A team of scientists led by Dr. Michel Desjardins from the University of Montreal and Dr. Heidi McBride from the Montreal Neurological Institute and Hospital (MNI) at McGill University have discovered that two genes associated with Parkinson's disease (PD) are key regulators of the immune system, providing direct evidence linking Parkinson's to autoimmune disease. Using both cellular and mouse models, the team has shown that proteins produced by the two genes, known as PINK1 and Parkin, are required to prevent cells from being detected and attacked by the immune system.
McGill Newsroom Couche-Tard founder gives $4 million to McGill for groundbreaking research on intellectual disabilities
McGill Newsroom It’s all math: How Professor Alan Evans is using cutting-edge statistics to unravel the complexity of brain disorders. When Alan Evans was starting out in the 1970s, researchers didn’t ask the boss to foot their bar tab. But that’s exactly what some of the coders in his Montreal Neurological Institute lab recently proposed: a 9-to-5 Saturday hackathon, held in an Irish pub a few blocks from the McGill University campus.
McGill Newsroom EMC working with McGill to support data storage and visualization technologies to help with the NeuroHub project The Canadian research team that helped spearhead the international brain-mapping project known as BigBrain is about to get a major boost in its effort to produce sharply higher-resolution brain maps, thanks to technology from EMC Corporation.
McGill Newsroom Study reveals the impact of night work You cross paths with him at the break of dawn in the corridors of the Metro. He looks bleary-eyed and pallid. This worker’s night shift just ended. His body clocks are out of sync with one another, and, imperceptibly, they’re also out of sync with his environment. In the long run, this night owl could be at greater risk of developing cardiovascular, autoimmune diseases or certain types of cancer.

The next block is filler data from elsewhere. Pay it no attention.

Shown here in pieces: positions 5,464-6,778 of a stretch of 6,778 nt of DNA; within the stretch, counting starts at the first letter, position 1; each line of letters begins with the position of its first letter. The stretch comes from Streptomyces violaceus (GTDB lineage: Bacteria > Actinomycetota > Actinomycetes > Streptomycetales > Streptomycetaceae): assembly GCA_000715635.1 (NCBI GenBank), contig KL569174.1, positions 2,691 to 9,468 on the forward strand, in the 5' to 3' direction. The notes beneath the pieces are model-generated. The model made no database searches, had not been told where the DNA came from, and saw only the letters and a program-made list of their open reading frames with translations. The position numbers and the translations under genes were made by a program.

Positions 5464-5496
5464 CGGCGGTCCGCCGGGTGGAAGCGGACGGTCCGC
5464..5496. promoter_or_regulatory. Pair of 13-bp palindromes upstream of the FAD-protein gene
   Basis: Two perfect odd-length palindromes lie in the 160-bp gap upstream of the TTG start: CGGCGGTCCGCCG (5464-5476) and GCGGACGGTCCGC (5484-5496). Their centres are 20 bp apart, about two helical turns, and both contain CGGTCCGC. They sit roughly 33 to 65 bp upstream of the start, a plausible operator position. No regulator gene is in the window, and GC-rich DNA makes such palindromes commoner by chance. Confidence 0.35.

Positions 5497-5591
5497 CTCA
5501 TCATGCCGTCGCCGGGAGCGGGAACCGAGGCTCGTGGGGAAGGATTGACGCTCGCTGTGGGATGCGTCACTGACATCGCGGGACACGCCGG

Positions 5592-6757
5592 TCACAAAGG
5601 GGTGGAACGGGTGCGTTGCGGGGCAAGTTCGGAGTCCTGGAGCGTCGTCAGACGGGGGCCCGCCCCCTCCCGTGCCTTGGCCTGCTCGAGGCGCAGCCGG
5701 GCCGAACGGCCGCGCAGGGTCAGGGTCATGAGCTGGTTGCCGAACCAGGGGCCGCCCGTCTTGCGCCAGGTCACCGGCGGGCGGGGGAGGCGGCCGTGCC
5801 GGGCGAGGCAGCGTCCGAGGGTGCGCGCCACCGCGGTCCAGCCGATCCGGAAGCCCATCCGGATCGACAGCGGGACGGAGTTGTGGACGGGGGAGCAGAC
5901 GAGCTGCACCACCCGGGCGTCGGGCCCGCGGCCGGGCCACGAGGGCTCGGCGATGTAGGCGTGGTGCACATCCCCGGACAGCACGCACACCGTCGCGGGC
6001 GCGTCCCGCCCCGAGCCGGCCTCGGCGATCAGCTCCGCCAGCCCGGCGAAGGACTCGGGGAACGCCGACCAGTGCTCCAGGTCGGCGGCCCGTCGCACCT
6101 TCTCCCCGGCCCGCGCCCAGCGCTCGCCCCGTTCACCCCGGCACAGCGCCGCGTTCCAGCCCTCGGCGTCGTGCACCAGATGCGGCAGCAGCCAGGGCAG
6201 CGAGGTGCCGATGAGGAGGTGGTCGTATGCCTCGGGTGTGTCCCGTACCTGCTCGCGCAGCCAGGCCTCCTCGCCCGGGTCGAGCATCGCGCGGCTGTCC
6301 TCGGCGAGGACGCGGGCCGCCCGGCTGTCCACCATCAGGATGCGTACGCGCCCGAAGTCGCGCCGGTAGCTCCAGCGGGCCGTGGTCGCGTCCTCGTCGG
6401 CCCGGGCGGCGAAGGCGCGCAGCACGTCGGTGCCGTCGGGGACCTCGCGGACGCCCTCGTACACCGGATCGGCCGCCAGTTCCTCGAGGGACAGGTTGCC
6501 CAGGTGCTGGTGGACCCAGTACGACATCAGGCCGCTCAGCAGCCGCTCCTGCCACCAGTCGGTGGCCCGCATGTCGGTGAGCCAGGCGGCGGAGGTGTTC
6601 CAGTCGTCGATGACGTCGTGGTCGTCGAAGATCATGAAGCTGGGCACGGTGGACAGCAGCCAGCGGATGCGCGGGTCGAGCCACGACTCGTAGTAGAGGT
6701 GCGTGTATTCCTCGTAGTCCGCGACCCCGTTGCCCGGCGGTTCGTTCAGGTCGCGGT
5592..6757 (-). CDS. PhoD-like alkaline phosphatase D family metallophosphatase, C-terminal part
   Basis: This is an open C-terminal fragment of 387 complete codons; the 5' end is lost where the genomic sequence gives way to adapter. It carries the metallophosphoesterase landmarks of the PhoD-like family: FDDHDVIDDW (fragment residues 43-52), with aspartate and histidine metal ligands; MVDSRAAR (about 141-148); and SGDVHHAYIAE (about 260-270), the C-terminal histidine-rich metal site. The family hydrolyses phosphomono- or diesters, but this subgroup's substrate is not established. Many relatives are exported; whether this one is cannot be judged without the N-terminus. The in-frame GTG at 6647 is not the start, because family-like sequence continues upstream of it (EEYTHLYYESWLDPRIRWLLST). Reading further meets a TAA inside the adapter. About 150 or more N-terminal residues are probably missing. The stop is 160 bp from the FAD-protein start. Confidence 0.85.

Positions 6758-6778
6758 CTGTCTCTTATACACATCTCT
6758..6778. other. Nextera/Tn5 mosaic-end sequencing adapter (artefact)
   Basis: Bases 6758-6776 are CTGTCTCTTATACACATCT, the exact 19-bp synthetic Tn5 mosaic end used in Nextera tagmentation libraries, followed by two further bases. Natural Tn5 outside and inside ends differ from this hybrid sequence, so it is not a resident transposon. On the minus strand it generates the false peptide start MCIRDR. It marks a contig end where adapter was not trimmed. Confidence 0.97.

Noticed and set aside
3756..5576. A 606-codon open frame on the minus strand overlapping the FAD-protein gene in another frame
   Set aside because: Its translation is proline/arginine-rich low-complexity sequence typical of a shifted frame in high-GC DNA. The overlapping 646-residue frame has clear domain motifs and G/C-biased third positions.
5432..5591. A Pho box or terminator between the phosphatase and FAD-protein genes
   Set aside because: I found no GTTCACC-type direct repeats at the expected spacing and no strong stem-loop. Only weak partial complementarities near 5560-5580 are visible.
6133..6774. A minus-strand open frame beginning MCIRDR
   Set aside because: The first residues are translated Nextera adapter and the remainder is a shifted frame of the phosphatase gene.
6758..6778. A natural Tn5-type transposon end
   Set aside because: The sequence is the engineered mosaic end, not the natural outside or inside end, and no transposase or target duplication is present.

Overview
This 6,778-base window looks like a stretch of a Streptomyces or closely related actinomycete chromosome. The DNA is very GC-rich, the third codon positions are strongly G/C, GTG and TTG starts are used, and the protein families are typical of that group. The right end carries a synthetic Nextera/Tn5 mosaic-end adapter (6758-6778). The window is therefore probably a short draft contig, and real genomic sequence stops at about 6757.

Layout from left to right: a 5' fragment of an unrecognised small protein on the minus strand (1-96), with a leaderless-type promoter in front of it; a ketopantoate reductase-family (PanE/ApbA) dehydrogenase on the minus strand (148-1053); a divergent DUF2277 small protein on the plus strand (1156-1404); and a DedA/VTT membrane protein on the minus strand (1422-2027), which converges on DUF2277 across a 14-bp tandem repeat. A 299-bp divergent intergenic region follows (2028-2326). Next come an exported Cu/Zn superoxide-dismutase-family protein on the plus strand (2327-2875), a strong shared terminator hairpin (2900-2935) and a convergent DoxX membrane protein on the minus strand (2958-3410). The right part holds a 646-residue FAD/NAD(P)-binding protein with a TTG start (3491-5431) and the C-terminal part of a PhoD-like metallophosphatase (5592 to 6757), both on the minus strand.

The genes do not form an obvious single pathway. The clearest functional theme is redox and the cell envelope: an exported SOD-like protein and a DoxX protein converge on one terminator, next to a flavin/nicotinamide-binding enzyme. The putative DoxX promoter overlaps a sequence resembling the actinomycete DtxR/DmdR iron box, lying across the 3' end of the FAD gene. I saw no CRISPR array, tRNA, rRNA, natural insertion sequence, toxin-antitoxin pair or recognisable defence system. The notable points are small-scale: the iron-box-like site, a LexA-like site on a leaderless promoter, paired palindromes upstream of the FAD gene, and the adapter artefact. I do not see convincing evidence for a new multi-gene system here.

McGill Newsroom Newly named Gerald Bronfman Department of Oncology recognizes family’s enduring support In recognition of the Bronfman family’s enduring support for oncology programs and research at McGill University, the Faculty of Medicine’s Department of Oncology has been named the Gerald Bronfman Department of Oncology, in honour of one of the family’s major benefactors.
The Neuro is recognized as a major Canadian center for ALS research and patient care. During June, designated ALS Month, The Neuro redoubles its efforts to inform the public and the media about amyotrophic lateral sclerosis (ALS), and urges all to help support ALS research.
McGill Newsroom Antibiotic resistance represents a major challenge in treating pathogenic bacterial infections. Now, researchers at McGill University have discovered a possible target for fighting back against resistant bacteria.
McGill Newsroom This significant investment of public and private support will redefine the future of music research in Canada by transforming the way musicians compose, listen and perform music.
Neurofeedback using electroencephalograpy boasts thousands of practitioners and appears to both improve normal brain function and alleviate a wide variety of mental disorders – from anxiety to alcoholism. But after examining the scientific literature and consulting experts in Europe and the U.S., McGill University researchers Robert Thibault and Amir Raz conclude that clinical improvements from this increasingly popular alternative therapy are due to placebo effects.
By the Media Relations Office, McGill Newsroom Spotlight on neurosciences Neuroinformatics stands at the intersection of neuroscience and information science. One of the world leaders in this discipline is Prof. Pedro Valdes-Sosa, General Vice-Director for Research of the Cuban Neuroscience Center (CNEURO) which he co-founded in 1990.
McGill Newsroom The research has implications for understanding human developmental disorders such as autism Adult songbirds modify their vocalizations when singing to juveniles in the same way that humans alter their speech when talking to babies. The resulting brain activity in young birds could shed light on speech learning and certain developmental disorders in humans, according to a study by McGill University researchers.
McGill Newsroom Study of low-, middle-income countries shows increase in minimum wage not always linked to better health Raising the minimum wage in low-and middle-income countries (LMICs) does not necessarily lead to better health for young children, according to a new study by McGill University researchers.
Dr. John Hanrahan, of the Cystic Fibrosis Translational Research Centre (CFTRc) from McGill University, appeared on CTV news to explain that a new treatment for the genetic disease is derived from sea sponges. View the whole interview HERE.